Remember what I said about copyright ownership? For example, If you don't own the copyrights to the instrumental then legally you can be sued if you sell or give away the beat to someone else. So read up to make sure you know where the boundaries are.


          • - The Major benefit when you purchase an Exclusive usage license is that most of the time "that's it" in terms of  "out of pocket" payment from you to the producer.

            Typically unless there is a unique publishing percentage agreement discussed up front or some other stipulation in place, your publishing is split 50/50 and your Exclusive License payment pretty much "squares you up" with the Producer as far as usage of the music is concerned. So if your song blows up you are good to go.

            • - Another benefit is that you may be the only one allowed to use the beat*

              *Like I stated before, check the licensing agreement and also contact the Producer before you buy the Exclusive license if true exclusivity is of the utmost importance to you.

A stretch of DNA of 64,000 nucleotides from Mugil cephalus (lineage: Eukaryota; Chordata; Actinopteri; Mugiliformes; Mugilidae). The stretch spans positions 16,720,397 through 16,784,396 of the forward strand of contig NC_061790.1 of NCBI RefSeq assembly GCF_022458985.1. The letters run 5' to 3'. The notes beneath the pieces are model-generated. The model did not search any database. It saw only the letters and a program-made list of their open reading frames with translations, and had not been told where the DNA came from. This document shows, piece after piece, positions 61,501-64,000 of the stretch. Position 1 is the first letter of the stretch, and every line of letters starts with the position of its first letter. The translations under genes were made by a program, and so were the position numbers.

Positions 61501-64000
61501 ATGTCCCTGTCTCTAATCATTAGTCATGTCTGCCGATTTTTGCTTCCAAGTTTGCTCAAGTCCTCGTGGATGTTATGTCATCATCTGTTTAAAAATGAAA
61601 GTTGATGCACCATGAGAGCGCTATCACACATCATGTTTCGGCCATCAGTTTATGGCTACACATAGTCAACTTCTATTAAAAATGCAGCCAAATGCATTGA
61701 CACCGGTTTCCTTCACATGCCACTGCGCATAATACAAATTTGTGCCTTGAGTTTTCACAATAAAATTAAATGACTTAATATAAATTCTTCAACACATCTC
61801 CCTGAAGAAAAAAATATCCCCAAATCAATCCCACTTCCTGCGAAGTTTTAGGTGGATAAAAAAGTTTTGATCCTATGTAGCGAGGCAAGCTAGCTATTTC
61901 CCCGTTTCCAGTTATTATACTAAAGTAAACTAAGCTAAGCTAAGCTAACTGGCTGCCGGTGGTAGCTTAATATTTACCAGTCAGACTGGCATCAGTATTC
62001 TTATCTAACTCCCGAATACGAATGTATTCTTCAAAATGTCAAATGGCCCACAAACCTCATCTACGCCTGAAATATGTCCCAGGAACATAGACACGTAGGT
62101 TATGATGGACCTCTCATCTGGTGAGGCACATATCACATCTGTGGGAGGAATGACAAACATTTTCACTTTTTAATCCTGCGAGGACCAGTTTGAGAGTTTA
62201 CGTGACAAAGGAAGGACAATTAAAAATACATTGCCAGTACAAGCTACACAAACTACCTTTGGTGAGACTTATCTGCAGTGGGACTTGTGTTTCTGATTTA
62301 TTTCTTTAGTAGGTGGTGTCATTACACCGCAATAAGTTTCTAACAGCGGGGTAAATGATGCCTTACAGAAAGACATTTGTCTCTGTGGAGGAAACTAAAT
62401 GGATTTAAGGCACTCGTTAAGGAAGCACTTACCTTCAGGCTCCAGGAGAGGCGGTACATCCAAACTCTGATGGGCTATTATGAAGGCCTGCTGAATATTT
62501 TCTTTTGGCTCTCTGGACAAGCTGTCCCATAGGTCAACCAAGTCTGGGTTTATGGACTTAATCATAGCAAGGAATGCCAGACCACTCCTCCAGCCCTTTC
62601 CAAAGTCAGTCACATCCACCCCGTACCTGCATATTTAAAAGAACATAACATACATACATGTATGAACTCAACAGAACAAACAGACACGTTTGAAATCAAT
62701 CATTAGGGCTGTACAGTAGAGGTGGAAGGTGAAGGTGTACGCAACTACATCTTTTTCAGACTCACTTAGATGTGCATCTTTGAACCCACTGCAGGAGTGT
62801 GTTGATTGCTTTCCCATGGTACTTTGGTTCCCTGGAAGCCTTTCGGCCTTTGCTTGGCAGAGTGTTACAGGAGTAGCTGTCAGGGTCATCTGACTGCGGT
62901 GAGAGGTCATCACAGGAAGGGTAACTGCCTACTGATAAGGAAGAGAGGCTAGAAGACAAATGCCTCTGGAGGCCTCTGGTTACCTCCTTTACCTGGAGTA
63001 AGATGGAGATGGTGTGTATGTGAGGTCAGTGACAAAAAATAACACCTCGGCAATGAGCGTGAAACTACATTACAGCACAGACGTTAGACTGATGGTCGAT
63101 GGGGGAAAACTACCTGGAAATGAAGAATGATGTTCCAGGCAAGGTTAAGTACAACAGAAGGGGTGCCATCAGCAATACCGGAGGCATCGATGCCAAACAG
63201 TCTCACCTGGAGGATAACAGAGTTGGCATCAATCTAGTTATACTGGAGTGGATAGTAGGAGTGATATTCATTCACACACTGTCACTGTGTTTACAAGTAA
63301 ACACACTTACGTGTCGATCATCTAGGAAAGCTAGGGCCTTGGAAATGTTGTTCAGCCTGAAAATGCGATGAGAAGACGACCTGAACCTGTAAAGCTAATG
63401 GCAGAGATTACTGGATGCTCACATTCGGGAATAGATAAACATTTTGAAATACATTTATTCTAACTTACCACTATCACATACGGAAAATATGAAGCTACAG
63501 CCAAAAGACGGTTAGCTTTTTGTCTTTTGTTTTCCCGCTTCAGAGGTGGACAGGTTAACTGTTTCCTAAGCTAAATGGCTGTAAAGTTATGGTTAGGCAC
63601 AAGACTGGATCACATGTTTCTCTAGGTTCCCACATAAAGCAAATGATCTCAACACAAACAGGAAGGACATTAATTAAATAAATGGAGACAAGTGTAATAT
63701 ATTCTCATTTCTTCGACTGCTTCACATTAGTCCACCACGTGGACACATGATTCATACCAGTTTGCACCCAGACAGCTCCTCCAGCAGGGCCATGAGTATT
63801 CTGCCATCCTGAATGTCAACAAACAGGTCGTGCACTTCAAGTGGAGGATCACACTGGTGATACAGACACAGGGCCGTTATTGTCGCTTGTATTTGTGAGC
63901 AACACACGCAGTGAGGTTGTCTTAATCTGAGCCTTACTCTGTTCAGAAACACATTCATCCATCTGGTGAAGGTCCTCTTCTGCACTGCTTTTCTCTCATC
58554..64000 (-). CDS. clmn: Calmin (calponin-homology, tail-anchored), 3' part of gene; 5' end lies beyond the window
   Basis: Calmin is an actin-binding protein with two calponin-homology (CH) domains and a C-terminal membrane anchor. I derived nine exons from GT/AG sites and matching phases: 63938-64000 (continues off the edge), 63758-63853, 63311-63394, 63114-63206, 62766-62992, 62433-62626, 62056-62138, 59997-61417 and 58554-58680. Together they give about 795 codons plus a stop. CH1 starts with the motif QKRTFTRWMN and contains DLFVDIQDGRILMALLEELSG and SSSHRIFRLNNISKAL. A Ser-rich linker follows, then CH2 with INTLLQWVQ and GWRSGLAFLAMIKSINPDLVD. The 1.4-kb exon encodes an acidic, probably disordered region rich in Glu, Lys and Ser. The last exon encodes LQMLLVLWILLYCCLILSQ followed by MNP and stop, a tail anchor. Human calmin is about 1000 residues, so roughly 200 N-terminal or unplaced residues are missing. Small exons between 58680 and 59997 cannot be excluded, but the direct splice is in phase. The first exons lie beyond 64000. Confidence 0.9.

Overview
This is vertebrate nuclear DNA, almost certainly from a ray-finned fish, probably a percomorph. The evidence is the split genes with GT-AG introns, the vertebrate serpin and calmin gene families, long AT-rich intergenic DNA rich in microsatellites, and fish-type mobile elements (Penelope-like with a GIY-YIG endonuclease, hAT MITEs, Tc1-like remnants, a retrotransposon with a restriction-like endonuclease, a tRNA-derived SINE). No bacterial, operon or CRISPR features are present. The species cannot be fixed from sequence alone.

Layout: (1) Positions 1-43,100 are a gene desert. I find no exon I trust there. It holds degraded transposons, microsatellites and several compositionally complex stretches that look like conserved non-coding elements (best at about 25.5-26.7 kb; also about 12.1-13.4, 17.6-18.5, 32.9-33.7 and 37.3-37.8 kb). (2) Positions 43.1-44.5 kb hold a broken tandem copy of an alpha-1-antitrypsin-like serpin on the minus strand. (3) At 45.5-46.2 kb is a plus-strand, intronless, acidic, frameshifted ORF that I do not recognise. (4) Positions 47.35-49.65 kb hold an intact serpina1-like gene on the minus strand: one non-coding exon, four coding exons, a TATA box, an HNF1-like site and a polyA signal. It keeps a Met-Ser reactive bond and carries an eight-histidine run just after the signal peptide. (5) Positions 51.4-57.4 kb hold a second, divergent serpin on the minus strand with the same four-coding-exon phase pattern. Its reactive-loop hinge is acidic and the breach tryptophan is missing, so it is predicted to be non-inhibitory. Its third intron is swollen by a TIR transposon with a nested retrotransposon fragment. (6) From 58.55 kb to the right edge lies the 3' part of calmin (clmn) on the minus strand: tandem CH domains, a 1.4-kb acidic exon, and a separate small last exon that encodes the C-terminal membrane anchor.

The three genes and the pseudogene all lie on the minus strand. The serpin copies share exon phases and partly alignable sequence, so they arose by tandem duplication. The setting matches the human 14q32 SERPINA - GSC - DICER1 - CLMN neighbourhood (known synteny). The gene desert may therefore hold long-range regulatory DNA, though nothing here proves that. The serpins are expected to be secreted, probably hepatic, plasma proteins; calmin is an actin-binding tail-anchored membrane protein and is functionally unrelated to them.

• - You will be able to monetize the music on most (if not all platforms)

                Some Producers will not let you perform to their music on stage unless you buy the Exclusive.

                 Again: Make sure you read the license agreements carefully so you know for sure before you buy!


                • - It can be costly.

                  Exclusive prices can be pretty steep. But if the beat is hot it may be worth the investment.

                  • - You may not be the only one allowed to use the beat